We heard many stories of how somebody’s uncle or cousin had to be covered with hay or vegetables bound for the market, to make their getaway from a lynch mob.
Today, lynching has taken on a different form. With interracial marriages and young black boys dating young white girls in the open, you’d think lynchings belonged to another generation; another time.
Still, lynching happens. Not in the same way it happened to blacks back in the day in the deep South, but it still happens. Today, we lynch with words. We lynch over the internet and on Facebook. Today, lynchings happen when we hate another person because he or she believes in a different religion and do acts of violence against them. Or when someone is from a different culture. Or simply because they don’t look or act like us. At such times, we lynch our brothers and sisters with slanderous words and deeds.
You say lynching is too tough a word? I think not. Especially when I remember the thousands of young people who have been bullied into early graves by hateful words. Or when I remember the young man who was beaten, tied to a post and left to die on a lonely road because he was different or gay. Or the young black man who mistook his new white acquaintances for friends. The new friends later would tie him to the back of a pickup truck and drag him over the rough road until the flesh was torn from his body. To think the men were his new friends was simply deception, and a lynching in its truest form.
These incidents didn’t happen in the 1940s. They happened within the past two decades or so. They tell me that we can never let our guards down. Lynching happens. It happens each time we look the other way when someone is being hurt. It happens when we hate and when we teach our children to hate.
I know that sometimes I seem to be a bit preachy. I don’t mean to be. I just want you to stop and think before acting. I say each of us can work on stopping the lynching.
Zora Neale Hurston Festival
It’s time again for the Zora Neale Hurston Festival, held each year in the late writer’s hometown of Eatonville, Florida.
This year’s festival will be on Feb. 2, and the Booker T. Washington alumni class of 1960 is sponsoring a one-day, round-trip to Eatonville for $70 per person. The cost covers transportation, complimentary refreshment, and festival admission. The cost for children ages 6 and under is $40.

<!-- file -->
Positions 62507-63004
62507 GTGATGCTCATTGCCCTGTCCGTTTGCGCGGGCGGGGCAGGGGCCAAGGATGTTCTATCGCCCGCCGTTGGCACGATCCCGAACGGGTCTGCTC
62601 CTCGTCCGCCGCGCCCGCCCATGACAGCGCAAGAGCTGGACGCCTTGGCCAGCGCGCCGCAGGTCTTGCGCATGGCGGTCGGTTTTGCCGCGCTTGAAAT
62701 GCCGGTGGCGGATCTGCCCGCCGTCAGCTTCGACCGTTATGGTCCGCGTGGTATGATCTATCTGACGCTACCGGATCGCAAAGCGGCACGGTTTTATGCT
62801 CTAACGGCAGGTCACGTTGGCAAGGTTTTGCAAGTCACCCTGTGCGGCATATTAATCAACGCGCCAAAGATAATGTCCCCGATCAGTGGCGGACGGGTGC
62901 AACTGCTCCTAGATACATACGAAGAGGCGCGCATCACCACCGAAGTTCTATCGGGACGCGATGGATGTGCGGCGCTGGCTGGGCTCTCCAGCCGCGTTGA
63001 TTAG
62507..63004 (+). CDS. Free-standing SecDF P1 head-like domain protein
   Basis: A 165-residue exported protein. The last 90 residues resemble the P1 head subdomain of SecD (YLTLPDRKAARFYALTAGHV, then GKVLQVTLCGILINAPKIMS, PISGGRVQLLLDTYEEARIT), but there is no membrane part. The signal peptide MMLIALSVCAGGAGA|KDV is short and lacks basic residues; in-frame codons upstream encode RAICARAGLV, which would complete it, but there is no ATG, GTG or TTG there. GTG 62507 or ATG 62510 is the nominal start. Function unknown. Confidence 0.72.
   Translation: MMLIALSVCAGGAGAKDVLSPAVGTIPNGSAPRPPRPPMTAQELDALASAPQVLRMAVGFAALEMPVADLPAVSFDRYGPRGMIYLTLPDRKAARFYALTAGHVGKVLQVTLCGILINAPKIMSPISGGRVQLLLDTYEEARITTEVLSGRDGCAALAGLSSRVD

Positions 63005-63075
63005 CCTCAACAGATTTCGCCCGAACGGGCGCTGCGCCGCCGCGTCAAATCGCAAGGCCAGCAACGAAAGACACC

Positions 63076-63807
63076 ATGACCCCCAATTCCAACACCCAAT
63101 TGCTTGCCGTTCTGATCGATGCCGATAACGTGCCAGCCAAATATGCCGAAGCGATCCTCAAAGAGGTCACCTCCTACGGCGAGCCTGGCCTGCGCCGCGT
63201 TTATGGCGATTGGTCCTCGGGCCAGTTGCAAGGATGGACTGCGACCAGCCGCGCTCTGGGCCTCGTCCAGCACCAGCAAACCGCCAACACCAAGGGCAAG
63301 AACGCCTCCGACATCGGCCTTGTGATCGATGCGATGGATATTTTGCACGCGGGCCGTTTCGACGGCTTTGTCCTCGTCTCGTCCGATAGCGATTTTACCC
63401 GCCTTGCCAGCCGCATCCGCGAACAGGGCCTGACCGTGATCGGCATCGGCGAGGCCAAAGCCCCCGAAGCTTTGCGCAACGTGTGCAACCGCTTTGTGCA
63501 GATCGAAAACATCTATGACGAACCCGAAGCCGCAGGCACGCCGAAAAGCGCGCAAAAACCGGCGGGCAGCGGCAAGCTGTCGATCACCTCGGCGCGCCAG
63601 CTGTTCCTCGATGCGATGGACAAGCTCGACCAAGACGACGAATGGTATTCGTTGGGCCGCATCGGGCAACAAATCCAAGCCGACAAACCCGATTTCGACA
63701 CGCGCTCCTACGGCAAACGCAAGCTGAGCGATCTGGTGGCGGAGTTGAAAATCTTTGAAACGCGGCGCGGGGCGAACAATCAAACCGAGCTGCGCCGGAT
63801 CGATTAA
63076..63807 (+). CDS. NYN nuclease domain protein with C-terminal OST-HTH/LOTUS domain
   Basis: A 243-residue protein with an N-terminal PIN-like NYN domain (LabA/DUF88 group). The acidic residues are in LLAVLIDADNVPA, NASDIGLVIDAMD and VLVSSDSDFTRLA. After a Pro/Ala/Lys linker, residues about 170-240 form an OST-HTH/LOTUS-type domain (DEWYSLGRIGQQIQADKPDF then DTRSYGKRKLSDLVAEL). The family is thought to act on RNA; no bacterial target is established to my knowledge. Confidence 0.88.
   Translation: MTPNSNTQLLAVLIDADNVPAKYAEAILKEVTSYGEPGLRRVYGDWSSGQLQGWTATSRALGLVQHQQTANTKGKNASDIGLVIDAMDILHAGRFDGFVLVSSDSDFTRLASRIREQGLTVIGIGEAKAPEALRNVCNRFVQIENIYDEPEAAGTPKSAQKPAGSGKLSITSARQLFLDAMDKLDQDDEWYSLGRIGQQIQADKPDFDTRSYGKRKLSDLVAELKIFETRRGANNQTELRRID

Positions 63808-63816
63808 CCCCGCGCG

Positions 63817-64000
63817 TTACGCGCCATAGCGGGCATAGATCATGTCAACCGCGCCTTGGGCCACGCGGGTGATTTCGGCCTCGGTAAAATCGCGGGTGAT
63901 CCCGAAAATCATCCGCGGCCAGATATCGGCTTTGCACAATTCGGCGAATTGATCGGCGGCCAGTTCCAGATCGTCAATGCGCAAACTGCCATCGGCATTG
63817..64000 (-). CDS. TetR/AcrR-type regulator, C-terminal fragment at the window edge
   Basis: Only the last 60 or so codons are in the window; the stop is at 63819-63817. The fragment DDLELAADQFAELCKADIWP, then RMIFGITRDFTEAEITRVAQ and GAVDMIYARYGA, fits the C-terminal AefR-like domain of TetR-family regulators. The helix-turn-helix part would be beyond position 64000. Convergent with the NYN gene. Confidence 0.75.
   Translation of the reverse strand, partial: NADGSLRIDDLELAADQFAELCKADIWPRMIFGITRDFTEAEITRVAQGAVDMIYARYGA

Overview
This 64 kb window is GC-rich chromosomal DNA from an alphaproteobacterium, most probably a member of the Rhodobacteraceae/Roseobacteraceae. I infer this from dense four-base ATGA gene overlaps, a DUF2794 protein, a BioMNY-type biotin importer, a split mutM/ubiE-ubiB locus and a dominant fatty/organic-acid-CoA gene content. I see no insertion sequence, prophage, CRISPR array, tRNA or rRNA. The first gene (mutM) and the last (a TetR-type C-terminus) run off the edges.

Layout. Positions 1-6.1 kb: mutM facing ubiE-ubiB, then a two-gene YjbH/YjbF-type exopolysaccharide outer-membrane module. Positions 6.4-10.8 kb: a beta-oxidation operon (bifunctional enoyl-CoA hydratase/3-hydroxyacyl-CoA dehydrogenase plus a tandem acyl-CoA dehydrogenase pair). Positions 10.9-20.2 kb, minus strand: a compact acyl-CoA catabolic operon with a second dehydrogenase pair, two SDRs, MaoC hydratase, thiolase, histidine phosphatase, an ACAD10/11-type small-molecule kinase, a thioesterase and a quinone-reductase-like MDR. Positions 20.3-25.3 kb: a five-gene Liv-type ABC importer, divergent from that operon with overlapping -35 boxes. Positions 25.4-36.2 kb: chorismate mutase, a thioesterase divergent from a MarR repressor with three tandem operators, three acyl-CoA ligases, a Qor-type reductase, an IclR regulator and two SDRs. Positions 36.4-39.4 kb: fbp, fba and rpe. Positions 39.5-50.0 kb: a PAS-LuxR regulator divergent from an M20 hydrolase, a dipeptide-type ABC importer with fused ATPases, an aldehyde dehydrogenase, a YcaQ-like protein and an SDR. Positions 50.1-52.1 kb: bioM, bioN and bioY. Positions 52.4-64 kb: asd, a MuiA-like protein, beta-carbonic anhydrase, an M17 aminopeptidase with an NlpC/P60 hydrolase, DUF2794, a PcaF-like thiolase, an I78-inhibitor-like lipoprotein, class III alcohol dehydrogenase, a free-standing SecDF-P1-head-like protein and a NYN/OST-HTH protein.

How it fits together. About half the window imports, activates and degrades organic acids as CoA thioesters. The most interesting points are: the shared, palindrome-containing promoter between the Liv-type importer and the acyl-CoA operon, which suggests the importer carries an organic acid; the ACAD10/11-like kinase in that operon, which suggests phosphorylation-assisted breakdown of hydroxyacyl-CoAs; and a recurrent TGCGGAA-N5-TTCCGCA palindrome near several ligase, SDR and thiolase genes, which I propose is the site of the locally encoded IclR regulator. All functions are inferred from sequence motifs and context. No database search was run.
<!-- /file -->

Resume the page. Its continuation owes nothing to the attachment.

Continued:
The bus will leave the Golden Glades Terminal (North parking lot) at 6 a.m. and will depart from Eatonville at 5:30 p.m. Don’t forget to bring a portable chair and a light sweater or jacket. No outside food, beverages or ice coolers will be allowed at the festival.
For more information call Cornelia Sands, 305-621-6412; Ramona Exum, 305-625-2961, or Jimmie Knowles, 786-346-2282.
Dr. Martin Luther King Jr. Day
The Historic Hampton House will celebrate Dr. Martin Luther King Jr. Day from 1 to 5 p.m. Monday. The day will include viewing the films “The Tree of Knowledge” and “The Hampton House.” The exhibit “One Night In Miami” will be in the museum of the Hampton House.
Other events at the Hampton House will include line dancing with Linda Holloway and the music of Paul Bodie and the Island Boys. The Hampton House is at 4240 NW 27th Ave. in Brownsville. Call 305-638-5800 for more information.
“Grand Conversations,” six weeks of higher learning, study and discussion, is now being held at the Miami Beach JCC, 4221 Pine Tree Dr. The next session will be on Wednesday and will feature Rabbi Cheryl Weiner speaking on the topic “Secrets and Souls - Hasidic Stories.”
The sessions are presented by Dr. Miriam Klein Kassenoff, director of the Holocaust Institute, and are free to members. The cost to nonmembers is $20 per day. Call 305-534-3206 for details.